Cynthia Grant’s research summary for, “Improving nutrient management in canola and canola-based cropping systems,” is available at canolacouncil.org
Steve Shirtliffe’s report, “Determining the economic plant density in canola,” is posted in the Research section at saskcanola.com and was featured in the 2015 Canola Digest Science Edition, available at canoladigest.ca
Lee Erickson wanted to lower his canola seeding rate but his agronomist put the brakes on that idea.
“You’re only getting 50-60 per cent seed survival,” his agronomist said, factoring in seeding rate, thousand seed weight and the emerged stands. “You can’t lower the seeding rate without reducing plant stand below eight per square foot.”
This target aligns with Canola Council of Canada’s recommended stand of seven to 10 plants per square foot, a practice driven in large part by Steve Shirtliffe’s 2009 meta-analysis. The University of Saskatchewan researcher analyzed results from 35 canola seeding rate studies, and concluded that stands of fewer than five plants per square foot cannot reach the crop’s yield potential. Stands above this threshold have the plants needed to reach their yield potential.
Eight plants per square foot established in the spring allows for some plant loss to frost, insects or disease while still achieving the five plant minimum by harvest.
Driven by his low seed survival, Erickson, who farms at Donalda, Alta., discussed with his agronomist what could be done to fix this issue. They went through possible causes, including herbicide carryover damage, seed depth, seeding date and fertilizer rates, to see which was most likely on Erickson’s farm.
They finally identified the problem: Too much fertilizer in the seed row.
He had been putting 70 lb./ac. of monoammonium phosphate (MAP), equivalent to 30-35 lb./ac. of actual phosphate, and up to 70 lb./ac. of ammonium sulphate (AS) in the canola seed row. “It turns out this was really damaging our seed survival,” Erickson says.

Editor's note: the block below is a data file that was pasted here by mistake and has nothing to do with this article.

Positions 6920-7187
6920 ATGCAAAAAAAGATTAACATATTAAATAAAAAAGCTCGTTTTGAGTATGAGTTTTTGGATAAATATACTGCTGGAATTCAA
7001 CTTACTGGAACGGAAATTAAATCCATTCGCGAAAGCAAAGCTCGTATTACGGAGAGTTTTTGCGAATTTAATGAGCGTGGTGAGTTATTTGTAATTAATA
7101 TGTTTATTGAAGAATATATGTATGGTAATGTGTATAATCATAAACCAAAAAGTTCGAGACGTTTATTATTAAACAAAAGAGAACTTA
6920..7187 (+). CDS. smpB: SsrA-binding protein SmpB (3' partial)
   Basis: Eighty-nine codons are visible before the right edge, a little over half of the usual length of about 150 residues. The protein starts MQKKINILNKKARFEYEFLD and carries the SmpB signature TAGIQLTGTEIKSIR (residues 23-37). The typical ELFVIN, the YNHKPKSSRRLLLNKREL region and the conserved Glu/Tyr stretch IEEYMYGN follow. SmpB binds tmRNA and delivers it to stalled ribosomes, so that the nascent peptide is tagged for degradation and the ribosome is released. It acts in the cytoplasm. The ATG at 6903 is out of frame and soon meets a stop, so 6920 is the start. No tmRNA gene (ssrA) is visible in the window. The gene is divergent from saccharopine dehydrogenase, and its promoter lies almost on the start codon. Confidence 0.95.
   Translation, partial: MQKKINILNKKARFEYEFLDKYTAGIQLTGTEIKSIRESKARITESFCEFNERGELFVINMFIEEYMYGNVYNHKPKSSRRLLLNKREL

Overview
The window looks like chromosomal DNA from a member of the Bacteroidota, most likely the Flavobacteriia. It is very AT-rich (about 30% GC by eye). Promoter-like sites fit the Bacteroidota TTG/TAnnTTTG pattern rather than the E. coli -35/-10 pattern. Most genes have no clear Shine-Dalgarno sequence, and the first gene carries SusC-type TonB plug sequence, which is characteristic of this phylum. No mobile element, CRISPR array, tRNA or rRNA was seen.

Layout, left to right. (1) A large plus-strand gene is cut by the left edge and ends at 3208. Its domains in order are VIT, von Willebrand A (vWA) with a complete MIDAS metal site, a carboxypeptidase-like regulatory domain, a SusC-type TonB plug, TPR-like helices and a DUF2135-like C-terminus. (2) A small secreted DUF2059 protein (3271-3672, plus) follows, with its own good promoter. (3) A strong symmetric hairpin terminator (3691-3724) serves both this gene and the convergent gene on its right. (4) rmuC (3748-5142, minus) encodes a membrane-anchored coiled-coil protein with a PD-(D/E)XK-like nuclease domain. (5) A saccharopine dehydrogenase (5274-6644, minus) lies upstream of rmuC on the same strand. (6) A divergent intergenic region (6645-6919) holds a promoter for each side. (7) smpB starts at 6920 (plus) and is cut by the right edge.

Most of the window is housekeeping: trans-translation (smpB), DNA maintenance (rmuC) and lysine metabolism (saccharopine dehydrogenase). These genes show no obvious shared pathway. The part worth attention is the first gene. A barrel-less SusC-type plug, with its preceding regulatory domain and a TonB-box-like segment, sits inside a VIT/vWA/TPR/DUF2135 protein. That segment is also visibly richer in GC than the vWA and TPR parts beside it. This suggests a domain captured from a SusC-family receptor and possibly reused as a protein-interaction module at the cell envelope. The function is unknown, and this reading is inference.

Now he puts an “absolute maximum” of 20 lb./ac. of actual phosphate in the seed row and no sulphur. “We have seen a dramatic change in seed survival since we made this change three years ago,” he says. “We’re now getting 70-80 per cent seed survival on average, and maybe more this year.”
In her recent study showing how seed-placed fertilizer will reduce canola seed survival, Cynthia Grant, now retired from Agriculture and Agri-Food Canada, found that while MAP alone can decrease canola stand density, the effect is much greater when AS is added in the seed row. Canola stand density at a base rate of 20 lb./ac. of phosphate (40 lb./ac. MAP) drops by around 30 per cent when AS is added at 70 lb./ac. Even MAP alone can reduce seed survival. In Grant’s study, stand density with 40 lb./ac. of phosphate in the seed row was
20 per cent lower than with no fertilizer in the seed row.
Erickson currently has two different drills. He has a Bourgault Model 3320 QDA (quick depth adjustment) with mid row banders bought so he could apply dry fertilizer at the time of seeding. And he has a John Deere 1910 with ConservaPak paired-row openers that can apply NH3. He bought the John Deere for its sectional control. In his area, he calculated that 11.8 per cent of area he covers with his seeders each year are overlaps. He wanted to stop this waste of inputs. Both drills do a good job of seeding canola, he says.
He aims for one-inch average seed depth for canola, and to ensure this, he will not seed faster than 4.8 mph. “As soon as we hit 5 mph, the drill starts throwing more soil,” he says. “We’re no-tillers, so we have lots of residue coverage to work through, and at speeds over five mph, things don’t work the way they should.”
These steps, including reduced seed-placed fertilizer, are all part of his goal to get canola off to a good start. “If your canola doesn’t start well, you’re not getting the 50-60 bu./ac. yields,” he says.